Counselors must follow local and federal laws and ethics codes which provide guidance to the counselor and to you, the person seeking services. These guidelines require therapists to fully explain all of your rights, in writing, at your first session. Additionally, you can expect to complete paperwork known as “informed consent.” The purpose of this document is to fully inform you about all aspects of entering into a counseling relationship. The informed consent document will cover what you can expect from counseling, information about confidentiality, cancellation policy, fees, how to contact the counselor, and storage of records.

Federal law requires that you receive a notice of privacy practices for your records. Counselors are required to review this information with you and provide a copy for your records. You will also be asked to provide personal information about yourself, which may include details regarding the issue that brought you to therapy as well as your contact information, insurance information, and other information. You may be asked to sign a release of information form giving permission for the counselor to speak with other mental health providers and your primary care physician.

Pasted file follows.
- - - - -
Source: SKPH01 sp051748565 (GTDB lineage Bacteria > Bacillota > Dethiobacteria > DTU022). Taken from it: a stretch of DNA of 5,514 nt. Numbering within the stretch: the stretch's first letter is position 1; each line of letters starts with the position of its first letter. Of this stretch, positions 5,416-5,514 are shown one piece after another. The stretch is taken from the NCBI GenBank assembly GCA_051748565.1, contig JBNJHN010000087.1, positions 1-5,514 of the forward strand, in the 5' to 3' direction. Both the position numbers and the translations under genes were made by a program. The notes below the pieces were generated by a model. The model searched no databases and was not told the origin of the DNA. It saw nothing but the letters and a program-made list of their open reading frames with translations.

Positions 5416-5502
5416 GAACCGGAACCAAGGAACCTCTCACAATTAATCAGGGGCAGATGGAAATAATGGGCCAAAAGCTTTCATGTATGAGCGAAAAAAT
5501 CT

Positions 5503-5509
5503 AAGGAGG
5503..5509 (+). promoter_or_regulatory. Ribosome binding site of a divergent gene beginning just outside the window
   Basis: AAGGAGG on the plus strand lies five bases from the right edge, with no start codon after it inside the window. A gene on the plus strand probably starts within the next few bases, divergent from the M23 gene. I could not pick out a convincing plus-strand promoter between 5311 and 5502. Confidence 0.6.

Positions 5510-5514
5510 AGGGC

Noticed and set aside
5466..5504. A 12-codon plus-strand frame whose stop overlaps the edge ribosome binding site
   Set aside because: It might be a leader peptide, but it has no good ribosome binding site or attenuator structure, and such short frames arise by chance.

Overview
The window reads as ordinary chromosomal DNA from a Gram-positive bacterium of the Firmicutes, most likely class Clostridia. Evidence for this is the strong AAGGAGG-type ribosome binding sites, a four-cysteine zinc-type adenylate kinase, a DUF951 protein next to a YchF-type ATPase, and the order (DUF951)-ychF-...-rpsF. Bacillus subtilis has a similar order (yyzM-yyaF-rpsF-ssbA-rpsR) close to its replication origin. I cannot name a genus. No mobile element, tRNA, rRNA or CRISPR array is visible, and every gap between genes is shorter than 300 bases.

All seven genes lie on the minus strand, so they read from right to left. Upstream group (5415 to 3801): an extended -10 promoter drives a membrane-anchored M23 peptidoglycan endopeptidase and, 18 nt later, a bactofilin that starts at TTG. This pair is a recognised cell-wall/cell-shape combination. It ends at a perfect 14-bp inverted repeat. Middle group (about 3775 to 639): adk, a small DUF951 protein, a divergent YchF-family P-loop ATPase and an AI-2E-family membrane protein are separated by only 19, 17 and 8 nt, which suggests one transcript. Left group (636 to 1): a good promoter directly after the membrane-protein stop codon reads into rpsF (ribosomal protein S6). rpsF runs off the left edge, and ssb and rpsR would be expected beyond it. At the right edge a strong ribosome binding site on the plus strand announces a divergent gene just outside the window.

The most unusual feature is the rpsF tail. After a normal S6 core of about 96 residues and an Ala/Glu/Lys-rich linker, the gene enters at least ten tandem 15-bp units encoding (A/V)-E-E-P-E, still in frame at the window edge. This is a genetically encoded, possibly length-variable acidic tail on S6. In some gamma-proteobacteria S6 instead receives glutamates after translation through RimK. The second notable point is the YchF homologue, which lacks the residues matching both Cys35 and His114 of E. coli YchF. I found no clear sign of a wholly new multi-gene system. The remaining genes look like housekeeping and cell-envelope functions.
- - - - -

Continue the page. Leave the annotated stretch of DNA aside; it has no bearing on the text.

The first session or two will likely focus heavily on learning about your personal and emotional history, and working jointly to set goals and create a treatment plan. This is an important part of the process, as it provides direction and structure to help meet the goals you set. You should have a clear understanding of what the plan involves and what you will be required to do. If at any time this is unclear to you, ask for clarification.

After a period of time working with a counselor (refer back to your goals and timeline), you should experience some relief of symptoms. If you do not, don’t hesitate to tell the counselor so an adjustment can be made.